Jupiter has covered in eternal clouds and storms, but researchers now have the chance to examine interesting details about the planet.
These observations can be made thanks to a new array that is formed by three powerful tools. The Juno probe has been orbiting around the planet for almost four years and is the spearhead of the initiative. In the middle, we have the Hubble Space Telescope, which has gathered a significant amount of data about the giant planet in the past. At the end of the array, the Gemini Observatory located in Hawaii offers Earth-based data.
By collecting and comparing the data acquired by these tools, astronomers have been able to learn an impressive amount of data about the weather on the planet.
Many people are familiar with the Great Red Spot, which marks the presence of the largest storm on the planet, but there several other storms that roam the planet. It is estimated that the clouds can go up to five times higher in comparison to the ones found on Earth, and lightning bolts are up to three times stronger.
Juno can reach a specific position close to the perijove every 53 days. This position allows the spacecraft to observe the clouds and collect information about the chemical composition of the atmosphere and the intensity of lightning strikes.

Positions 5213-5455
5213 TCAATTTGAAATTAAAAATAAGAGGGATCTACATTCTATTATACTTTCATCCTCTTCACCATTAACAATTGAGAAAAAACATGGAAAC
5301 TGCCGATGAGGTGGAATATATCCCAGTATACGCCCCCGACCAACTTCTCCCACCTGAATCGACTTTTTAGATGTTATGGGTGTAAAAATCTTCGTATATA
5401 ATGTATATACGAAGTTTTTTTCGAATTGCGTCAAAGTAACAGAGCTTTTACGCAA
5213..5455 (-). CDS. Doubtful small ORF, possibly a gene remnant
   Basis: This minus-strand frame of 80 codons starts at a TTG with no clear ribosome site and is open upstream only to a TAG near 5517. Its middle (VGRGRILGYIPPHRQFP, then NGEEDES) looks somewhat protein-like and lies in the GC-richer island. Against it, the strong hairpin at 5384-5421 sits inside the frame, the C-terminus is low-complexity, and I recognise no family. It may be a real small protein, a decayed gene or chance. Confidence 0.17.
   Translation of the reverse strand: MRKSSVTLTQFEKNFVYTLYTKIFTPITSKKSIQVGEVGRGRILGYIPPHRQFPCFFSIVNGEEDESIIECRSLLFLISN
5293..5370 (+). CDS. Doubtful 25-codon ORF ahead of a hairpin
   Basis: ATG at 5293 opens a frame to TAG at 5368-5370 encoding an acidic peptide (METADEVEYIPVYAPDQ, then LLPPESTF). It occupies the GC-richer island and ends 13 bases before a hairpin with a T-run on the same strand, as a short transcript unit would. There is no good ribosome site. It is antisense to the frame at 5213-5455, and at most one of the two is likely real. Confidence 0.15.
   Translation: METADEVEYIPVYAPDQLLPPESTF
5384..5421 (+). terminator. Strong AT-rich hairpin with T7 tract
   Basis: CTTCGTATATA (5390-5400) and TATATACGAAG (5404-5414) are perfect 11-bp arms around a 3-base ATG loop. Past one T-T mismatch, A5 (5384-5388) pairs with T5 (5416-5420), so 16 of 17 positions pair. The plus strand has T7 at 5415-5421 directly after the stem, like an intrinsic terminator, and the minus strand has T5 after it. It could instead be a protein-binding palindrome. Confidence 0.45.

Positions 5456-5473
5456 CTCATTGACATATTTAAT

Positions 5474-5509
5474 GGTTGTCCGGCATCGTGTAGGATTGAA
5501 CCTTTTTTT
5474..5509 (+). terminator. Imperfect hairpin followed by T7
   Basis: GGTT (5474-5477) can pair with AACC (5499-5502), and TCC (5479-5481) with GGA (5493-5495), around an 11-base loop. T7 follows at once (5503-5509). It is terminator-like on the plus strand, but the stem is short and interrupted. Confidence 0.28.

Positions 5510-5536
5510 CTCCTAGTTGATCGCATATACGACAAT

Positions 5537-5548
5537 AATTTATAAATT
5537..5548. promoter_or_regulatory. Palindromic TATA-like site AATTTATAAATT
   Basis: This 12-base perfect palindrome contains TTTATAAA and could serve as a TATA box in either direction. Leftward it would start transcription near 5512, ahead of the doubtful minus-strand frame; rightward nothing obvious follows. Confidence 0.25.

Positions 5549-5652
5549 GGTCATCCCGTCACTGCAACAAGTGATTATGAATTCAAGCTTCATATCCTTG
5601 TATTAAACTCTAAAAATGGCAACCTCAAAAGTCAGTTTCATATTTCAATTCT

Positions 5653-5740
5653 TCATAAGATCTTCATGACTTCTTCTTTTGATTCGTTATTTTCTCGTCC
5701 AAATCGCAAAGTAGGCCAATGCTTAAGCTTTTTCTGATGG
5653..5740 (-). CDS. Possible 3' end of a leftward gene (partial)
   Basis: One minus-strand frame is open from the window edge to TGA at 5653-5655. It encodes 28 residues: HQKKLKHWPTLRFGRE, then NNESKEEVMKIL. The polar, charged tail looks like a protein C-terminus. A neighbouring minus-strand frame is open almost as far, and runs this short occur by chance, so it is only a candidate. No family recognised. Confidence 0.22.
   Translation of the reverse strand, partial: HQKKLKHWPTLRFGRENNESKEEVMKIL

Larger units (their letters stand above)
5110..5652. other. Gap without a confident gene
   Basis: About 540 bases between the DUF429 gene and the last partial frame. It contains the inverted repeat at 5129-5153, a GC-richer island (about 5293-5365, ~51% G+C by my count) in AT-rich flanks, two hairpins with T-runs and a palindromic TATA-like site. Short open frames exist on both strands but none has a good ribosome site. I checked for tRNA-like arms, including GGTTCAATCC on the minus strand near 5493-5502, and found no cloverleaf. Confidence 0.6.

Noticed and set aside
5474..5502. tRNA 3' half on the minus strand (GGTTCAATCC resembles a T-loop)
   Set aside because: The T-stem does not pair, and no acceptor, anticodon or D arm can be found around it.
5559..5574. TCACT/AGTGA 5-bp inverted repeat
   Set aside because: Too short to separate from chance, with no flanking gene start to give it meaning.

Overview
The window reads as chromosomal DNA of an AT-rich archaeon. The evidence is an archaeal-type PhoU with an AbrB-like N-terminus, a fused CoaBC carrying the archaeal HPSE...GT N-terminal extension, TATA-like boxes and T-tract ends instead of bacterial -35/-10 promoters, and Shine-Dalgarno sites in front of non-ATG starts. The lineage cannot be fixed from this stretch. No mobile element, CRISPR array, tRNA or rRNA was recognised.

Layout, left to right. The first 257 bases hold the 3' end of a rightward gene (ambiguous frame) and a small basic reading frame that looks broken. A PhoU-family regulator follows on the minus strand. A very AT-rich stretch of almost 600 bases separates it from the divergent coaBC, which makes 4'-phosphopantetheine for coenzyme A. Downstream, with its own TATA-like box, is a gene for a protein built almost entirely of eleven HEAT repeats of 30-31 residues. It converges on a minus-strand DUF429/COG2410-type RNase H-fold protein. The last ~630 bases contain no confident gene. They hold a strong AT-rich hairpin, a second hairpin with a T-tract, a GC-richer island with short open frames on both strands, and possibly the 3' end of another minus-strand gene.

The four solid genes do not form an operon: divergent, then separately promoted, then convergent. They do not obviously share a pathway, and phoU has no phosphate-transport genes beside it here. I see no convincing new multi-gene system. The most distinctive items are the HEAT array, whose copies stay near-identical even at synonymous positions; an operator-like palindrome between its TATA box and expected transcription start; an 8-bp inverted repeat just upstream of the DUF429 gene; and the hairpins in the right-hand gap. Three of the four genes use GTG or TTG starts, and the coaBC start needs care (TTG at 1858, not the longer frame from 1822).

The team of researchers behind a new study focused on Jupiter ensured that Hubble and Gemini would track the impressive gas giant at the same time, improving the accuracy of the information. A major highlight of the research is represented by the fact that lightning tends to appears more often in the case of filamentary cyclones. It is theorized that these cyclones can release internal energy via convection, but more data is needed before definite answers can be offered.
More information can be found in the study, which was published in a scientific journal.
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